Sunday, May 31, 2009

Return to the garden

I had a sort of epiphany a few weeks ago. It was the perfect time to start a garden. I was tempted to start one of my own, but I knew it would be folly. I looked forward to the summer and could see I would have no time to care for a garden. I had a sense of loss.

I looked at all the things getting in the way of having a garden and realized most of them are not of my choosing, and are not reflections of my will. They are things imposed on me, either by other people or (mostly) by my own foolishness. I resolved to not let this happen again. I will have a garden next summer. A large and luscious garden. I will spend the next several months resolving the issues that prevented a garden this year, and building the discipline to reject new impositions that will thwart my will to have a garden.

So mote it be.

Nothing like a good horse

Nearly 20 years ago, Kat and I went to the local Schwinn shop and purchased bicycles. Since then, she has barely ridden hers while I have put countless miles on mine. I got a Woodlands, in medium blue. Last summer the bike was stolen from the porch. Since then I have been doing two things. I have been looking for a bike to replace it, either new or used, and I have been looking for my bike (on the chance that it is still in the neighborhood). My search for a new bike has been frustrating, because I seem to have two choices. Something that is quality, but with suspension and whistles and bells, none of which I want, or a basic frame that also happens to be cheap shit. Nothing I look at is what the old bike was – a solid non-suspended bike with good running gear and a reasonable price.

About two weeks ago, I spotted “my” bike a few blocks away. I was sort of planning to sneak over and see if it was really my bike and if I could get the serial number from it. But yesterday I saw a yard sale at the bike’s residence, and the bike offered for sale. I stopped and checked it out. It wasn’t really my bike. But it was the same make, model, color, and running gear. I gave it a test ride to see if it responded as my old bike did. It was like coming home. They wanted 30 bucks for it, and I paid up. The woman sort of sniffed about being sad to see her old friend of a bike go. But it will be going to a good home. I plan to keep it for years to come. I also plan, starting today, to keep it locked up.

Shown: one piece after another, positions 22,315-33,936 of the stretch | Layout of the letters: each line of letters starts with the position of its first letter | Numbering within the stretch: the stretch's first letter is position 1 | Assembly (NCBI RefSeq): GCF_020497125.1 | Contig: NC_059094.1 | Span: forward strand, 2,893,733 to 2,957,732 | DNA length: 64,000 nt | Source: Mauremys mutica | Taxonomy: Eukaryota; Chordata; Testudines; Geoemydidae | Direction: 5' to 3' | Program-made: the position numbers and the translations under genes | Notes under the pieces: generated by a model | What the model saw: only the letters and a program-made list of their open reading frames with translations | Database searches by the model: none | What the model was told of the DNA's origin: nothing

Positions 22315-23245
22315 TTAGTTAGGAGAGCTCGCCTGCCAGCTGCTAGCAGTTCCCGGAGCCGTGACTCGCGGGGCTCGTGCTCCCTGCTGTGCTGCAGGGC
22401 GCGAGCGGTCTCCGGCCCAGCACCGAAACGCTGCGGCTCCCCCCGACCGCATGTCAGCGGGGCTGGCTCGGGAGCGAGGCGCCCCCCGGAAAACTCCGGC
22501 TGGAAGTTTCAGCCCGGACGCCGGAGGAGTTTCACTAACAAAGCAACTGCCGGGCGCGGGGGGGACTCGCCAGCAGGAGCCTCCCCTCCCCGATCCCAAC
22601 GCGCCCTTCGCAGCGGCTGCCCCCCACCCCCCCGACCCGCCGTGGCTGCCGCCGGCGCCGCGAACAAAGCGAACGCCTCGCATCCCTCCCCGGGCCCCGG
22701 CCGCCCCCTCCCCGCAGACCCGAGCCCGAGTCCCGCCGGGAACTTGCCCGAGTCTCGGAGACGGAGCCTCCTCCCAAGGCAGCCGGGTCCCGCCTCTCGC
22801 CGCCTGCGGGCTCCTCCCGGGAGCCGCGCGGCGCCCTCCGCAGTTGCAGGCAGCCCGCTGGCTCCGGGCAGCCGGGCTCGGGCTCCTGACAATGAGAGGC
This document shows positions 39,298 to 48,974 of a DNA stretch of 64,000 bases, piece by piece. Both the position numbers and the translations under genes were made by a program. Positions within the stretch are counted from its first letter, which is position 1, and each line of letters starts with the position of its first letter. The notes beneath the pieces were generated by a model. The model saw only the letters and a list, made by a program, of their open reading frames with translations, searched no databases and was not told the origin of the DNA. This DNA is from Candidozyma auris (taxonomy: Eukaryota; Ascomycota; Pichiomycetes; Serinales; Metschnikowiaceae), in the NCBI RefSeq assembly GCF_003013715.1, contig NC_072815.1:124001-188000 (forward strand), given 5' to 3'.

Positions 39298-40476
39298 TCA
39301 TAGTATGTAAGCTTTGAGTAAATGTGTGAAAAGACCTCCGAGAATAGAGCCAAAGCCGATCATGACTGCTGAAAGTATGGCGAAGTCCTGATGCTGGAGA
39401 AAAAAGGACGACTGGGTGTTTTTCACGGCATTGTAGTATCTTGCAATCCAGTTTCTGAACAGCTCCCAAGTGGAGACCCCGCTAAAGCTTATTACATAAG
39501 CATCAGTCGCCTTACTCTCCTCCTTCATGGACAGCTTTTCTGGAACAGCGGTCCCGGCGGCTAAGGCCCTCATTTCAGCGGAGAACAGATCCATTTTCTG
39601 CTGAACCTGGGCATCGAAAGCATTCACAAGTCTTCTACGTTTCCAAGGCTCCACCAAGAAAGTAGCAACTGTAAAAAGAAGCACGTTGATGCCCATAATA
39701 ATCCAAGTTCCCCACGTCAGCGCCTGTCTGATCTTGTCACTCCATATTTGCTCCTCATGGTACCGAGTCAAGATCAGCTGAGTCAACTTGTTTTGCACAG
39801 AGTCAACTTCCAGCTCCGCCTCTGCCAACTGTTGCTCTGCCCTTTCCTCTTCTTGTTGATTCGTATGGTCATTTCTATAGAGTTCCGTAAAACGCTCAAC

Work Sucks

It seems as if management at work has embarked on a program of protracted and constant demoralization. Three rounds of layoffs are at the core of it. For me, moving between jobs is a part of this, along with having work thrown at me with no training or instruction on how the hell to do it. In some cases, being free to make up your own job is a blessing. This is not one of those cases. Then – obviously disappointed that they weren’t important enough to be laid off - a small number of people quit. There are no signs they will be replaced.

On top of all this, a further blow is being administered. By the end of June – so the rumors say – development will have moved back to the main building. Our current arrangement is pretty sweet. We are in space that offers plenty of elbow room and some amenities. Being across the street from the mother ship, we are close enough to communicate with the rest of the company when we need to, but far enough away to be buffered from constant interruption. (When development was previously in the main building, interruptions became bad enough that they finally had to lock the door during business hours and appoint one person as a gatekeeper to handle communications with sales, support and training.) I am already conjuring up visions of the extreme measures we may have to make to buffer ourselves.